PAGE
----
The question becomes, how can you add intangible value to your products when you’re not Tiffany, Aston Martin, or Mouton Rothschild?
Leveraging the Power of Perception
The object of the game is to increase the intangible/perceived value of your product without actually doing anything substantial to the product itself.
The key to winning this game lies in the definition of perceived value itself:
“A customer’s opinion of a product’s value to him or her. It may have little or nothing to do with the product’s market price, and depends on the product’s ability to satisfy his or her needs or requirements.”
It depends on the product’s ability to satisfy his or her needs — and those needs are, quite often, more emotional than practical.
If the Power is in Perception — How do we Alter Perception?
In the 2010 book Money Makers: Inside the New World of Finance and Business by David Snider and Dr. Chris Howard, they simplify the question like this: When the benefits outweigh perceived costs, your prospect will take action. Customers’ perceptions of how much value there is in your value proposition, compared with the costs, will make or break your sale. And, of course, those benefits aren’t just tangible, they’re emotional as well.
Perceived value is linked to costs and benefits. Decrease the costs, increase the perceived benefits, and you’ve got it.
Method 1: Decrease Perceived Costs
When people perceive value to be greater than the price, they tend to buy (who doesn’t love getting a deal?). Which means, you have two options: Lower the price of the product so it’s below your customer’s perceived value, or raise their perception of that value.
Essentially, you can put the product on sale, or you can alter perception. The first is easy; the second requires finesse.
People make assumptions about value. They assume, for example, that higher priced items are of better quality. They assume that larger packages contain greater value. They assume that Oprah Winfrey and Kim Kardashian only promote the very best. You can use these assumptions to present your product in a way that increases its perceived value. Don’t have Oprah and Kim on-hand? You can get some of those “social proof” points by adding customer testimonials to your website and product pages.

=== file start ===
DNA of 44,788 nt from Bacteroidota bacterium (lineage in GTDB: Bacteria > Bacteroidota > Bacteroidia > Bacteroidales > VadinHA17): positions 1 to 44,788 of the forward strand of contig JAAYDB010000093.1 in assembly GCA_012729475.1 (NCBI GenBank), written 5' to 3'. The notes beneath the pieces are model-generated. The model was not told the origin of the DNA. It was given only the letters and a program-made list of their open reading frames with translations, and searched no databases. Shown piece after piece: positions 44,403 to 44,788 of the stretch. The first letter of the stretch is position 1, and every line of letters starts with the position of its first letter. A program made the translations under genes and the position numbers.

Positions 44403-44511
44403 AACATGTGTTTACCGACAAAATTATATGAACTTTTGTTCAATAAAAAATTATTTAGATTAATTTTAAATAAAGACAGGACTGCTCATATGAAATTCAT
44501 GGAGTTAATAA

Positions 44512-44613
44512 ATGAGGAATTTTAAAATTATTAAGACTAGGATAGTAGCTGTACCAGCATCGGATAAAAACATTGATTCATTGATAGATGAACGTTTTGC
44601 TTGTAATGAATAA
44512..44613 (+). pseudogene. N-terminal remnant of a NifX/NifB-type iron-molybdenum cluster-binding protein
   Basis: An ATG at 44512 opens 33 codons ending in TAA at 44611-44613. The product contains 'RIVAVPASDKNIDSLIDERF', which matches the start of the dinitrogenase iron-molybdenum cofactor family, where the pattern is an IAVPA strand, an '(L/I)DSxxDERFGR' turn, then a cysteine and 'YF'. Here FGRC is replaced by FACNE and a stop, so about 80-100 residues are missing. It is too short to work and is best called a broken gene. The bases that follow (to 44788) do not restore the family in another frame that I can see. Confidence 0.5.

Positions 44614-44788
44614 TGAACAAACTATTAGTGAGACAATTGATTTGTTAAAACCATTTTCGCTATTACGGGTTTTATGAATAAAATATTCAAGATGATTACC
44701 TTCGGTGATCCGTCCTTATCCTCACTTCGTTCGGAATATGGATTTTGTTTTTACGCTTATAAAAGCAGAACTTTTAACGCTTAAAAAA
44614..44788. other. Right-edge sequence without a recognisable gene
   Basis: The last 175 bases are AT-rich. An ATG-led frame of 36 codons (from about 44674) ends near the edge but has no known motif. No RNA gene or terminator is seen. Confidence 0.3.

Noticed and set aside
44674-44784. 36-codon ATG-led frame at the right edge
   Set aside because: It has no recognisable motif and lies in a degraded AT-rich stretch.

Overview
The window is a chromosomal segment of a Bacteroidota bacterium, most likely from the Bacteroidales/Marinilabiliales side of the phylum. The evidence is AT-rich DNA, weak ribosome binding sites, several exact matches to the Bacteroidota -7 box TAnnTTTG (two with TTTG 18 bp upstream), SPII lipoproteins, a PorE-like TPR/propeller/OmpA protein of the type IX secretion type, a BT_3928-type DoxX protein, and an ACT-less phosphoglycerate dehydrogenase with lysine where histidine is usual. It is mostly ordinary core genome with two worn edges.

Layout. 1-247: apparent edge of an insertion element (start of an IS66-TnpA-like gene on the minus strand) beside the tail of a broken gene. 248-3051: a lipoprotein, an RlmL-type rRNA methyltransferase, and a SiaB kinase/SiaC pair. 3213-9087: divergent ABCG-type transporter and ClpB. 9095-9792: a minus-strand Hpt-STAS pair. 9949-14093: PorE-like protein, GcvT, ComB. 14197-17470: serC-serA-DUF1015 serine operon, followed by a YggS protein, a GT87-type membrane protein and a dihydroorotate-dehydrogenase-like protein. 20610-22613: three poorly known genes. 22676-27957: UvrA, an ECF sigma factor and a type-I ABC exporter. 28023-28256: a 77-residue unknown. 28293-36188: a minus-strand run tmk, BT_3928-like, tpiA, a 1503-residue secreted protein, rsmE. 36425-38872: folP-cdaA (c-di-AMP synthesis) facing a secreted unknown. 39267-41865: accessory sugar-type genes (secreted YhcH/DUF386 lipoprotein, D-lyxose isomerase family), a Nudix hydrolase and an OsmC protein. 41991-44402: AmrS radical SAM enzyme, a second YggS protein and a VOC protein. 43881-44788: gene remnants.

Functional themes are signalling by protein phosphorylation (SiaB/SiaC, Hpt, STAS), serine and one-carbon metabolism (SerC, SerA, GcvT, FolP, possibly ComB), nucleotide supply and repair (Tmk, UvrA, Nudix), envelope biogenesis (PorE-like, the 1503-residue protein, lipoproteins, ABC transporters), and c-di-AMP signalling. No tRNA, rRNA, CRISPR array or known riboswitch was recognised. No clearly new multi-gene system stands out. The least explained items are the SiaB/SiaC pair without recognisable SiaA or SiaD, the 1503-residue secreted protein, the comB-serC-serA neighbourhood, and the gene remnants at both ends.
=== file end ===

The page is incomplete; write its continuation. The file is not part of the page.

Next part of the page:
Another technique to decrease perceived costs is called “cost re-framing.”
Cost re-framing works like this: When people are told the price in a smaller unit, their routine thought process is disrupted, and the price seems like more of a bargain than it actually is. In the study, the researchers went door to door selling note cards for charity. In the first pitch, they sold it as “$3 for 8 cards.” That worked 40% of the time. Their second pitch was “300 pennies for 8 cards,” which worked 80% of the time.
Another example we’ve all seen runs something like this: “For the cost of just one coffee a day, you can save a child.” That sounds much more doable than asking people to give $1277 a year as a charitable donation (which is the cost of my favorite local latte, if I were to indulge daily).
Car dealerships do this every day with lease deals, “Just $199 per month!” (for the next ten years).
Method 2: Increase Perceived Benefits
Here’s one way to increase perceived benefits:
I don’t think this ad would work on someone in the market to buy a Lamborghini (very different customer profile!), but it would work on someone trying to talk themselves into the dowdier, more practical van.
But what if your challenge is to differentiate your product from a very similar one? You can increase your perceived value by doing something your competitor doesn’t — letting customers “peek behind the curtain” to see how your product is made (and how much care and attention is put into its design and construction). Check out this video Hyundai produced specifically to differentiate its Elantra from the Honda Civic.
Method 1 & 2: Combine Cost Reframing with Perceived Value
In copywriting especially — all of the words in your marketing and website — you can combine the cost re-frame with the perceived-benefits-boost. We see this all the time.
“Expensive” becomes “Exclusive”
“Cheap” becomes “Great Value!”
“Lemons” become “Deconstructed Limoncello: Just Add Vodka”
You get the idea.